This painting feels a bit different to me. I had to figure how to do a lot of new things, work with a lot of new materials, because just gold leaf and acrylic paint wasn’t going to cut it for this painting. I kept feeling like I needed to go “over the top” with the ornamentation on this piece, that I needed to do too much.  I think that the final product actually turned out pretty balanced, but that sentiment helped me to take it far outside my comfort zone.

I also am not so concerned with describing this painting’s meaning too specifically. It is both abundantly clear what this piece means, and open ended enough that I trust that whatever people get from it is accurate.

Check out the gallery for a few process pictures.

Barnard the Moose in “The Search for a Feeling”

A friend of ours gifted us with two enormous boxes of baby clothes, and basically has single-handedly clothed (and cloth-diapered) our child for the past six months.  Not to mention, I actually really like the clothes she gave us, so our kid looks super cool in his vintage duds.  I wanted to make her something to say thank you, so I found a picture of her son on Facebook and used it in a collage.  It was a small project that turned into something much bigger… and by the time I had finished the collage, it was pretty clear that it *needed* a story to go with it.  So here’s the collage, and the story that accompanies it… the story is directly derived from the image, so you can find all of the characters in the collage.  The whole project has some parallels to the larger painting series I’m working on, An-Noor.  Image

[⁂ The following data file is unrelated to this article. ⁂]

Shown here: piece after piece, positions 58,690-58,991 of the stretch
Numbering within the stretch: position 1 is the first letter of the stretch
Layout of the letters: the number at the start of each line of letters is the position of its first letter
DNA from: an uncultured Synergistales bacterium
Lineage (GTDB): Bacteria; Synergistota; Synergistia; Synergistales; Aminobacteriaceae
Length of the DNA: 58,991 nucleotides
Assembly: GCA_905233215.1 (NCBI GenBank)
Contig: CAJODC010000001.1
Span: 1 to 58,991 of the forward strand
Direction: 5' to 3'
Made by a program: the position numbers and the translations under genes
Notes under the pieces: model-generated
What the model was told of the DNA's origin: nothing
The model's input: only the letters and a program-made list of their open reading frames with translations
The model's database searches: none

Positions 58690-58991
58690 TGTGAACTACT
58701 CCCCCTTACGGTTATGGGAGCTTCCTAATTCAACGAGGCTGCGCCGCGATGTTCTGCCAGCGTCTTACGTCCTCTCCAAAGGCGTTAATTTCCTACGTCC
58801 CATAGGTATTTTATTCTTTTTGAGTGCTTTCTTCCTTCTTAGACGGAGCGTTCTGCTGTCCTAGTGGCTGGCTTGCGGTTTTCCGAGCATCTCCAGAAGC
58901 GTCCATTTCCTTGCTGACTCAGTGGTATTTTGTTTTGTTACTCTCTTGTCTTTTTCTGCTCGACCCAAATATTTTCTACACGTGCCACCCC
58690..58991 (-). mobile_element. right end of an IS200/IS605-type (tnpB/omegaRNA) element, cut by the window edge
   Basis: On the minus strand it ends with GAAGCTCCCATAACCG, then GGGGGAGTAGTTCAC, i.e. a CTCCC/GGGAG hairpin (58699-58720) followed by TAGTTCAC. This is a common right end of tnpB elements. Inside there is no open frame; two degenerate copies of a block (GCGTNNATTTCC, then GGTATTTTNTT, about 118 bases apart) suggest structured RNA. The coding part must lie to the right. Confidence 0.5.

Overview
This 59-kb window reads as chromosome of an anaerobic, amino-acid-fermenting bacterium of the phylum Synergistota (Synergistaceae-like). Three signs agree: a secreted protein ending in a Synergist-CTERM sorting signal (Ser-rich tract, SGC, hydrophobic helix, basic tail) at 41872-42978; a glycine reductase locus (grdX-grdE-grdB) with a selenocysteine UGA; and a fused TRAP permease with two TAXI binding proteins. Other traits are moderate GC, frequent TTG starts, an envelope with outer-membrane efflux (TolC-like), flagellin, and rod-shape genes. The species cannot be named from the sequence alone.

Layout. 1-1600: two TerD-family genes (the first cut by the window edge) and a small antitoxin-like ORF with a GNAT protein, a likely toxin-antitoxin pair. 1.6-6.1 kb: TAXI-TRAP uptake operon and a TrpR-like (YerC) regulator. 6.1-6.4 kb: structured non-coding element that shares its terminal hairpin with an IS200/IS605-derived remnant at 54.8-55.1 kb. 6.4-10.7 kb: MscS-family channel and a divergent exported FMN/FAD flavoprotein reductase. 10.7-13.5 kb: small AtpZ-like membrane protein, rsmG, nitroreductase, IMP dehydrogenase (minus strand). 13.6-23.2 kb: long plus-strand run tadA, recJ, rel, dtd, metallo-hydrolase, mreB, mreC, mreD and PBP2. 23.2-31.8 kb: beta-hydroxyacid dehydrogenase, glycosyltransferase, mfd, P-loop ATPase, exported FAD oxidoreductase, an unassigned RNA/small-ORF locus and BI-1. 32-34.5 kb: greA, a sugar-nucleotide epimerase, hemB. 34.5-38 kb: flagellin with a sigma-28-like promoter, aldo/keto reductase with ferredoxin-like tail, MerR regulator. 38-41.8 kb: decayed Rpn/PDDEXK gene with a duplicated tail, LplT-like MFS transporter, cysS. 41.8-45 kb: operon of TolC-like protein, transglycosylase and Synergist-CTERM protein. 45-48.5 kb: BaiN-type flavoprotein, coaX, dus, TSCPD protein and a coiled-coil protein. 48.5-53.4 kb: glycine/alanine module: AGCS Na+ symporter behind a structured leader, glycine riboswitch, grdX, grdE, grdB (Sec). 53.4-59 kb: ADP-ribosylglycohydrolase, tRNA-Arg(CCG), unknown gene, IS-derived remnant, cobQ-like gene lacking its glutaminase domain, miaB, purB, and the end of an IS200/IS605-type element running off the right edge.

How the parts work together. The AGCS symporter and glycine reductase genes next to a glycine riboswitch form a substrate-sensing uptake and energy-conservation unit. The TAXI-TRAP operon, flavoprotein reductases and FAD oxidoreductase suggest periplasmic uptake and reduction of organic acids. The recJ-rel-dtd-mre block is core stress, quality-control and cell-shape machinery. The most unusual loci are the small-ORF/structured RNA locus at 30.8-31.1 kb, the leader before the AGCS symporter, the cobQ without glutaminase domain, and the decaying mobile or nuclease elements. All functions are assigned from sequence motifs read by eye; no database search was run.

The sun broke through the earth.
Took a bright and hot breath
on the edge of the horizon,
And then got back to work, rising.
Skimming light across the fields of grass,
Casting long shadows,
Creeping up the sides of the houses,
Reaching its glittery arms through glass,
Into bedrooms,
And tickling the nose of one particular little boy